If the countries do not comply and if there are not enough mitigating factors to explain this lack of compliance, the European Commission could fine member states by 0.05% of their national GDP every six months until they comply.

Do the new budget rules require action?

Some countries should have no trouble following the new rules in the coming years, while others will clearly have to step up their game. Moreover, compliance doesn’t necessarily mean a loose fiscal stance ahead. It “merely” means that a country is projected to do what is required.

Not surprisingly, countries with low debt ratios are likely to comply. Yet Greece and Portugal, despite their high debt, are also likely to comply during the first adjustment period. This is due to the rapid projected decline in their debt ratio. But not everyone is in the same boat. In Figures 2 and 3, we show our forecast for the debt-to-GDP ratio and the budget deficit for some key Eurozone countries, based on the methodology explained in this report.2 (Calculations were finalized at 26 February, data revisions and realizations after 27 February have not been taken into account).

There are a few figures that stand out. For instance, Belgium and France do not reduce their debt, and their budget deficit doesn’t fall below 3% in the coming years. Spain’s budget deficit is projected to dip below 3% this year, but is projected to rise again thereafter. In our view, these three countries will likely have to improve their budgets to comply with the rules.

The results for Italy3 are more ambiguous. Its budget deficit should fall quite rapidly in the short term, but stabilizes just below 3% from 2026 onward, which hardly is a sufficient resilience buffer. Moreover, while Italy’s debt ratio does decline over the forecast horizon, it doesn’t average the required 1% per year and even increases in 2024. That said, the decline accelerates toward the end of our forecast horizon. This implies that the annual reduction of 1% is within reach if the adjustment period is lengthened (as expected), and the government does not change its fiscal course, which is uncertain. That said, we think the Commission will be lenient with Italy, given that its debt metrics are moving in the right direction. Especially if Italy boosts its spending on defence and/or other strategic sectors and commits to the reforms and investments in its medium-term plans.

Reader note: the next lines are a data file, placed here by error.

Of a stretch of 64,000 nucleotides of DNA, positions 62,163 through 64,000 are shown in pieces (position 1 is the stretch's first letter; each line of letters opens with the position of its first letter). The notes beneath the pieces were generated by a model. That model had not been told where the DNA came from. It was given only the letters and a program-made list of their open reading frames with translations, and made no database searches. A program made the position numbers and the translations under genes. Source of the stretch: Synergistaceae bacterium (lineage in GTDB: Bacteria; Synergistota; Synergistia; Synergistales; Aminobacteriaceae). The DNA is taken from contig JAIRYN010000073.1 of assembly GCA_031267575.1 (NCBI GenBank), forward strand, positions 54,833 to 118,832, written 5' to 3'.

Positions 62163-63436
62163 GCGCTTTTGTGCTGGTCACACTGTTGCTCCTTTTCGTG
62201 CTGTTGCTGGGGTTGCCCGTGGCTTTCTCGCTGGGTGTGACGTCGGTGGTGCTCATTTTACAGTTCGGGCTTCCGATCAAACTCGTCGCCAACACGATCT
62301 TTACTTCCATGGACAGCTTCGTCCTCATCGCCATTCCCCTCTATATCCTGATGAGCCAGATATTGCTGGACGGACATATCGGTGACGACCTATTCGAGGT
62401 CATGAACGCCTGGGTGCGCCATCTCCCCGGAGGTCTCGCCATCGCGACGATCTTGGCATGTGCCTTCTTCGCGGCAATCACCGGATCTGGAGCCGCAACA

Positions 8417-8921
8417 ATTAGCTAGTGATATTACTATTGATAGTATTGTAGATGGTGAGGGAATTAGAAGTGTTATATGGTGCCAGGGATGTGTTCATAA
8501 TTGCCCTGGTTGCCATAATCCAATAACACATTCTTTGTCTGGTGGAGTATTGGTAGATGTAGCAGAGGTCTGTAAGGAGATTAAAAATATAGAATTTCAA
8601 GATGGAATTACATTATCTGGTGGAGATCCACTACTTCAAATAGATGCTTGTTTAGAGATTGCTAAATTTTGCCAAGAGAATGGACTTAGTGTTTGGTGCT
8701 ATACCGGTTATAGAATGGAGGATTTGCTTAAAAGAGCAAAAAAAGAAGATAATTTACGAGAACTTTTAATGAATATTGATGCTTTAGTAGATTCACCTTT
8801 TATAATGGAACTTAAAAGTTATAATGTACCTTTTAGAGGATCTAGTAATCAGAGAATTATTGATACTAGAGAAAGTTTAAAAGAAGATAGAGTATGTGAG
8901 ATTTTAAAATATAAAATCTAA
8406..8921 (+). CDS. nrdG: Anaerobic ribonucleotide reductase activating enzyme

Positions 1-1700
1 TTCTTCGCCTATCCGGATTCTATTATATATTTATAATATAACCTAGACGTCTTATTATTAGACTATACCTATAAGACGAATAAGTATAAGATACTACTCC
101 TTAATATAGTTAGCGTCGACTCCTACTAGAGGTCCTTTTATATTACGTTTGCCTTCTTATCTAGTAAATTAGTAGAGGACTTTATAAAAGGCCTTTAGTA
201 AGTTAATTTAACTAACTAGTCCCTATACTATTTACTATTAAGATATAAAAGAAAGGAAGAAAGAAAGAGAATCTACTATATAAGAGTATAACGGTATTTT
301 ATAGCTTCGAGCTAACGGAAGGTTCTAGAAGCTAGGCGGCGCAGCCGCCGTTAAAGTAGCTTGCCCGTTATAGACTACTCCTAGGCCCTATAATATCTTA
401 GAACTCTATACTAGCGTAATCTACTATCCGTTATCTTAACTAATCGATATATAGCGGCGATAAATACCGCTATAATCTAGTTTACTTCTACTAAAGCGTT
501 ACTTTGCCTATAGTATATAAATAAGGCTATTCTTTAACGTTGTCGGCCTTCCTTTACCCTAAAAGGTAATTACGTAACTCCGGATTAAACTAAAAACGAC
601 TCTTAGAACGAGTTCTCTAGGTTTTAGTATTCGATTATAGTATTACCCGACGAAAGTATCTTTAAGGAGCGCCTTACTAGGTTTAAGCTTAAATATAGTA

Finally, the Netherlands warrants some attention. The Netherlands clearly meets the debt rule, but its budget deficit is projected to rise substantially in 2026, to just above the 3% limit. This should not pose a problem right away, as the breach is small and projected to be corrected in 2027, while the debt ratio is low. But if the Commission’s debt sustainability analysis indicates that deviations are set to increase beyond that horizon, as the Dutch CPB projects, Brussels could urge the Netherlands to change course. If it doesn’t change course now, it will likely have to do so during the next adjustment period.

Required adjustment

We can estimate how much the primary balance would need to improve for the debt ratio to fall by 1% on average and for the budget deficit to fall below 3%, based on some simple assumptions that ignore the effects of fiscal tightening on growth, inflation and interest rates. Figure 3 shows that France and Belgium have a lot of work to do, both in terms of their starting positions and their planned trajectories. The debt ratio is the toughest rule for both countries. Belgium in particular will need a serious change in its fiscal policy to comply. But France will also need to speed up its fiscal consolidation in the short term.

Meanwhile, Spain and Italy need significant improvement in their primary balance from current levels, but the gap between the rules and the projections is actually quite small. This suggests that a major conflict with Brussels is unlikely. However, they will still need to show commitment and likely take some corrective measures to convince the Commission of their good intentions. This requires both countries to stick to their planned fiscal trajectories and to live up to their medium-term reforms and investment pledges. The Netherlands, Germany, Greece and Portugal are unlikely to face compliance problems during the first adjustment period. Germany will have to tighten its fiscal policy from 2023 levels (which it is already planning to do), while the others could even afford some fiscal loosening.

Are the new rules fit for purpose?

The new rules tackle some important flaws of the old framework, but are not perfect either

Importantly, the rules become more viable when hard-coded “one size fits all” rules are replaced by tailor-made multi-year fiscal trajectories. The new debt rule also poses less risk to growth than the old one, while still ensuring a downward path of debt-to-GDP4. Moreover, national capitals have more ownership as they draw their own multi-year plans, although the plans have to be approved by the European Commission. This should, in theory, improve adherence to the rules and reduce tensions between Brussels and national capitals.

In addition, the preventive arm no longer rigidly focuses on the erratic computations of countries’ structural balances.5 The fiscal trajectories will instead be informed by a well-established debt sustainability analysis. This analysis leaves room to incorporate the positive impact of reforms and investments on future GDP growth and debt sustainability. The results from the DSA and the resulting adjustment path also need to be signed off by the European Council. This, too, increases national ownership.